This book is a very good read and it will provide insight into the situation in Afghanistan; how and why the Taliban came to power and then were (temporarily?) dethroned by the US invasion, Al Quaida's role in Afghanistan, as well as how other nations interests have influenced the war. It also show how the coalition forces are being used by various clans as (unknowing) pawns to exact revenge in generation old vendettas, and how their [the coalition forces] cultural insensitivity and/or ignorance is only increasing the Afghan people's willingness to support the Taliban.

I saw one reviewer who thought that Fergusson was excusing the Taliban's punishment of violations against the sharia laws, and I think that is incorrect. Fergusson was trying to supply context and when possible, the Taliban's reasons (however absurd they may seem to a western reader) for enacting the ban on TV and kite flying etc - he was not making excuses. Providing context and explanation is not the same thing as excusing.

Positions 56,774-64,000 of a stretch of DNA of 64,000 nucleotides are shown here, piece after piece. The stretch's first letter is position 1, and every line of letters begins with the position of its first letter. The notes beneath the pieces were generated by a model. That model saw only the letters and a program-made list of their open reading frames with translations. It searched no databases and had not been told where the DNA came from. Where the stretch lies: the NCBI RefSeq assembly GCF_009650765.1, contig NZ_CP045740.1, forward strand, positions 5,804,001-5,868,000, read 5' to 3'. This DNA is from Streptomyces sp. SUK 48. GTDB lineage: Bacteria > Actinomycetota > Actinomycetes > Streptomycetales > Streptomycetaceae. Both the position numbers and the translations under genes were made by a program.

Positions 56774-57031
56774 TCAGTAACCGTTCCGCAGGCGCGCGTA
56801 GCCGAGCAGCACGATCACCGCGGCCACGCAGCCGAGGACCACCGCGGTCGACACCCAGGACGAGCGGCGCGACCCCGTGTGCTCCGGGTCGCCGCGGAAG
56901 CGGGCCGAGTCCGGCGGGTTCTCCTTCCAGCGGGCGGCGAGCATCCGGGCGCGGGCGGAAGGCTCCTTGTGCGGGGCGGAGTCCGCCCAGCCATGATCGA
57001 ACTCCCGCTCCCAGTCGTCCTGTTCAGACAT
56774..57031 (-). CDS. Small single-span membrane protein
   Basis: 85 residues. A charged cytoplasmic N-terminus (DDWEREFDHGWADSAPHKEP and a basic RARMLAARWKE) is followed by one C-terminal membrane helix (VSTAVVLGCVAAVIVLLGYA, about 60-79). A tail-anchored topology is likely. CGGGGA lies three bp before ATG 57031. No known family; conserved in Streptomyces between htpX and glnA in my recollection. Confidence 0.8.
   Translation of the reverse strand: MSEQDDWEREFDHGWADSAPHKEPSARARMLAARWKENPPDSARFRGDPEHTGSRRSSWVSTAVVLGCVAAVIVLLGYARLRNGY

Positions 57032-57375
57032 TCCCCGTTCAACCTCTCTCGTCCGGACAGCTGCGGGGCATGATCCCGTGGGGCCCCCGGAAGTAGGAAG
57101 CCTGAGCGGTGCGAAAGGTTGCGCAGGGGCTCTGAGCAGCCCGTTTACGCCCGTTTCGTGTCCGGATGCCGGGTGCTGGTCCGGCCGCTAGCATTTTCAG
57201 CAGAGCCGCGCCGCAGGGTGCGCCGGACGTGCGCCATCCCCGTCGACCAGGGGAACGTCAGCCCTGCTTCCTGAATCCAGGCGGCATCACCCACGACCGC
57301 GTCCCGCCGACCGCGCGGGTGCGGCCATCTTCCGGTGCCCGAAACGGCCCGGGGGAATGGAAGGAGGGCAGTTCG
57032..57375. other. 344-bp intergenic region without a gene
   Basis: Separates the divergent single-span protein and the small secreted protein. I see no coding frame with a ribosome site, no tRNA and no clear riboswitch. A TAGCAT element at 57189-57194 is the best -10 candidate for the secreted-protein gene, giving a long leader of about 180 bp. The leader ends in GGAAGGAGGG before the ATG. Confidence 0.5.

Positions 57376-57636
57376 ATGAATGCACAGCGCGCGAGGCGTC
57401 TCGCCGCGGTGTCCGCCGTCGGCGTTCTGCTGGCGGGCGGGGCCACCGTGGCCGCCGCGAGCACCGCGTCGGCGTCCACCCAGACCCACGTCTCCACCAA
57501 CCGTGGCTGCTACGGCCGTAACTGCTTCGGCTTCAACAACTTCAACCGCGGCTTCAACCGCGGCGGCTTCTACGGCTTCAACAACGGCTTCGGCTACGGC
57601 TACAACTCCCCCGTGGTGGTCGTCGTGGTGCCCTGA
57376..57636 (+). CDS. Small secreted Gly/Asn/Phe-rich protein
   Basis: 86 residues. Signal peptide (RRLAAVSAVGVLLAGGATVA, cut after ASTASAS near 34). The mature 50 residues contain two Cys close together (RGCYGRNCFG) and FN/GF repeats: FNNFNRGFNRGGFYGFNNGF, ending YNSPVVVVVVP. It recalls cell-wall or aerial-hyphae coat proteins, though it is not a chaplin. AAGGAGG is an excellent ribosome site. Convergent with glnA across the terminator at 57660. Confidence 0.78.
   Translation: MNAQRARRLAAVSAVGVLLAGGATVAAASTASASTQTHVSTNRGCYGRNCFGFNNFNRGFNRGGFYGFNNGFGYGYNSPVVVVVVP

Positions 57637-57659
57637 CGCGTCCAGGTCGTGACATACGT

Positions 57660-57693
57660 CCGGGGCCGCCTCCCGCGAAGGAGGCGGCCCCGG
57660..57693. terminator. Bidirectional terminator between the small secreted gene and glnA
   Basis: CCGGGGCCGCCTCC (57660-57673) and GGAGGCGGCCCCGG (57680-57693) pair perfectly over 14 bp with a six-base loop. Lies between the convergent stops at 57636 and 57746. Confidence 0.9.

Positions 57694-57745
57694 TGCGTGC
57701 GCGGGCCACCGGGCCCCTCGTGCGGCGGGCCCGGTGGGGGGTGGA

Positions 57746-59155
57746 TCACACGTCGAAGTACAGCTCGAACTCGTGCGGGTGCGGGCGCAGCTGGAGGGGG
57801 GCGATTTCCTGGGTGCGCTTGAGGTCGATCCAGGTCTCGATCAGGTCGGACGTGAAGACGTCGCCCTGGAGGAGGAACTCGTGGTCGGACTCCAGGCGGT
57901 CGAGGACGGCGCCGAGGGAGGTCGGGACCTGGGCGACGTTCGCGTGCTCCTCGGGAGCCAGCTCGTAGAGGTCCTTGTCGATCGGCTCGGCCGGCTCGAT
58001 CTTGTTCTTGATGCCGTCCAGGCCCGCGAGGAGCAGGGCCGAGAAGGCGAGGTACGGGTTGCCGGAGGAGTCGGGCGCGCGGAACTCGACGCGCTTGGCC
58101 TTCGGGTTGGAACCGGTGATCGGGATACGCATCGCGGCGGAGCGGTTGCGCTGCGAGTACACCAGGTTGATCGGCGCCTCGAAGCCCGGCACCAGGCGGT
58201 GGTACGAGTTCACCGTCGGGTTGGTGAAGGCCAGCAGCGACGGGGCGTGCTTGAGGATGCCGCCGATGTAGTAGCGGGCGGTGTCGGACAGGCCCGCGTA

To sum this up; this book provided me with a lot of information (and again; context) which western media has (willingly?) ignored and/or failed to provide. I agree with Fergusson's conclusion that the only way to end the war in Afghanistan is through dialog with the Taliban followed by a complete withdrawal of all foreign troops.

(Now, if we could only get the ISI to bud out as well...)
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5 of 7 people found the following review helpful
3.0 out of 5 stars Sympathy for the June 1, 2011
I initially thought I'd give this review "James Fergusson 'hearts' the Taliban" as a title. But that wouldn't be fair since I think the book and the author's ideas have some merit.